IATA, who first predicted travel would resume regularity in July 2021, when lockdowns first took hold back in March, and then 2023, as things worsened in May, have released their latest forecast based on the ongoing uncertainty surrounding the reopening of borders.
"Latest forecast: The return of global passenger traffic to pre-#COVID19 levels is now delayed by a year, to 2024. As int'l #travel remains limited, the recovery for global passenger traffic has been slower than expected," they tweeted.
In a second tweet, they outlined the key influencing factors behind the "more pessimistic outlook", counting the US and developing economies' slow containment of the virus, reduced corporate travel and weak consumer confidence among them.
IATA CEO Alexandre de Juniac further elaborated on the reasoning behind the extended forecast in a separate statement, saying:
“Passenger traffic hit bottom in April, but the strength of the upturn has been very weak. What improvement we have seen has been domestic flying. International markets remain largely closed.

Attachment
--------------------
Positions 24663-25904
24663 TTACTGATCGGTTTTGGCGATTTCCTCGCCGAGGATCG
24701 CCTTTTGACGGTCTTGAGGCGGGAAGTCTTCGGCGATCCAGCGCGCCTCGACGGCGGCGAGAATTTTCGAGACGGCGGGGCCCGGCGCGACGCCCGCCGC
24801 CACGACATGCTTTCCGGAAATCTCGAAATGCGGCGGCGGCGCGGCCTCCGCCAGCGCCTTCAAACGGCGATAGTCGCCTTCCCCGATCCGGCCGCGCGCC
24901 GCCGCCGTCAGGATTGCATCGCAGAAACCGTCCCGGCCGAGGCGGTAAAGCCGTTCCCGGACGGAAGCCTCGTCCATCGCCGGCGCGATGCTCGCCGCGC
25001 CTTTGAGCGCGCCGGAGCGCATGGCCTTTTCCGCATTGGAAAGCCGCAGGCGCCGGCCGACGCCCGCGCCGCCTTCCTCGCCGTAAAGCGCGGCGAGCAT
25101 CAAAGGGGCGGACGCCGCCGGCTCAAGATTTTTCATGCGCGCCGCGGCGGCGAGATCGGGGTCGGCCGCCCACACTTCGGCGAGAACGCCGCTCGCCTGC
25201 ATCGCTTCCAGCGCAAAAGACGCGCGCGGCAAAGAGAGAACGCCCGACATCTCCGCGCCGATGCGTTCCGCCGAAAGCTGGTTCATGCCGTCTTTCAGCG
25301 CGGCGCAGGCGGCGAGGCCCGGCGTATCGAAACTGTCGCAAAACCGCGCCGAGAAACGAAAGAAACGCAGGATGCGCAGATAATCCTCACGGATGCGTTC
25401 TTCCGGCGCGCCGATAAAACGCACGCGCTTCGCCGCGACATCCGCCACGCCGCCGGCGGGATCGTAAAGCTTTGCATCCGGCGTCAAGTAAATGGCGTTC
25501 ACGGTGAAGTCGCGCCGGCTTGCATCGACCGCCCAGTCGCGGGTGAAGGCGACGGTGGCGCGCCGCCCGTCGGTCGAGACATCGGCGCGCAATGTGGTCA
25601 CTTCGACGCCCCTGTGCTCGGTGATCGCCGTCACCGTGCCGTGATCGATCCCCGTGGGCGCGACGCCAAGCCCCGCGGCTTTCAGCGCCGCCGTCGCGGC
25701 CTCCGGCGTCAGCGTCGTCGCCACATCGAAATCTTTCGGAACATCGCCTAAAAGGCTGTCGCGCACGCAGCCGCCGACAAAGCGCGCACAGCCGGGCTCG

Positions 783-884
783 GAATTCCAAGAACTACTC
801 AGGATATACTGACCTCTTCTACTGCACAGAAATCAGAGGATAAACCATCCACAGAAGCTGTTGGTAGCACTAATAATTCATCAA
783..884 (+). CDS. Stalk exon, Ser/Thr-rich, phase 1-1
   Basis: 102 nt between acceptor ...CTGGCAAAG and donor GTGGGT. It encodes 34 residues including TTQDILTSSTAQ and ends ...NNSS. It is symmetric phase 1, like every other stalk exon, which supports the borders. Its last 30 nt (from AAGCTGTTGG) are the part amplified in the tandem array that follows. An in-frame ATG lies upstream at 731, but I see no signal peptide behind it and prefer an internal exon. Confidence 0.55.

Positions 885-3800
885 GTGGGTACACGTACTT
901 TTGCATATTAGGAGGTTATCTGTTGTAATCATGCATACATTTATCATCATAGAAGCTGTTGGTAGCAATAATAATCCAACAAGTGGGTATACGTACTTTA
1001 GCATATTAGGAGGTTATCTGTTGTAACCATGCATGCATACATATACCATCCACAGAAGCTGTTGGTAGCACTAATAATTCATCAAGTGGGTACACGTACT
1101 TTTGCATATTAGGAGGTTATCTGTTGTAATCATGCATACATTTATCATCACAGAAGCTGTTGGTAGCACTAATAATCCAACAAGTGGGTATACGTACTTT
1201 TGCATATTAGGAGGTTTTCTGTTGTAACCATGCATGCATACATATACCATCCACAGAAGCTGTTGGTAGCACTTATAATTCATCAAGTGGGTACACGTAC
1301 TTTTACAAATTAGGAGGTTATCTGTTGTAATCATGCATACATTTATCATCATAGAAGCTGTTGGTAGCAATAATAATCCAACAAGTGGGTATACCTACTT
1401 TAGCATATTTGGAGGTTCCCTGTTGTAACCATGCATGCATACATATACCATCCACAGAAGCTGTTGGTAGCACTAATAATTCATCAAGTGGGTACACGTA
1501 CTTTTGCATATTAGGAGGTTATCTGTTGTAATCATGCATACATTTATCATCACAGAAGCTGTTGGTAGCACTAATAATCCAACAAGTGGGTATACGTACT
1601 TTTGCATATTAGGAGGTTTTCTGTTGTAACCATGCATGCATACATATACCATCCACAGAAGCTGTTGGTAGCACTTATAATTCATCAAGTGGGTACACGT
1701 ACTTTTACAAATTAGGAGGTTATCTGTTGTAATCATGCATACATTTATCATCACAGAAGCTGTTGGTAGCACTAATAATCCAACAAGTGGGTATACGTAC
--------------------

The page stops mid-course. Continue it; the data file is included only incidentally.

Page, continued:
"Consumer confidence is depressed and not helped by the UK’s weekend decision to impose a blanket quarantine on all travellers returning from Spain. And in many parts of the world infections are still rising. All of this points to a longer recovery period and more pain for the industry and the global economy.
“Domestic traffic improvements notwithstanding, international traffic, which in normal times accounts for close to two-thirds of global air travel, remains virtually non-existent.”
Data included with de Juniac's statement also revealed Australia's own domestic travel sector ranks amongst the world's most-impacted domestic markets, and is also proving to be one of the slowest to recover.
According to the report, revenue per passenger per kilometre declined 94% compared to where it was in July 2019, making it the country with the biggest drop in the world.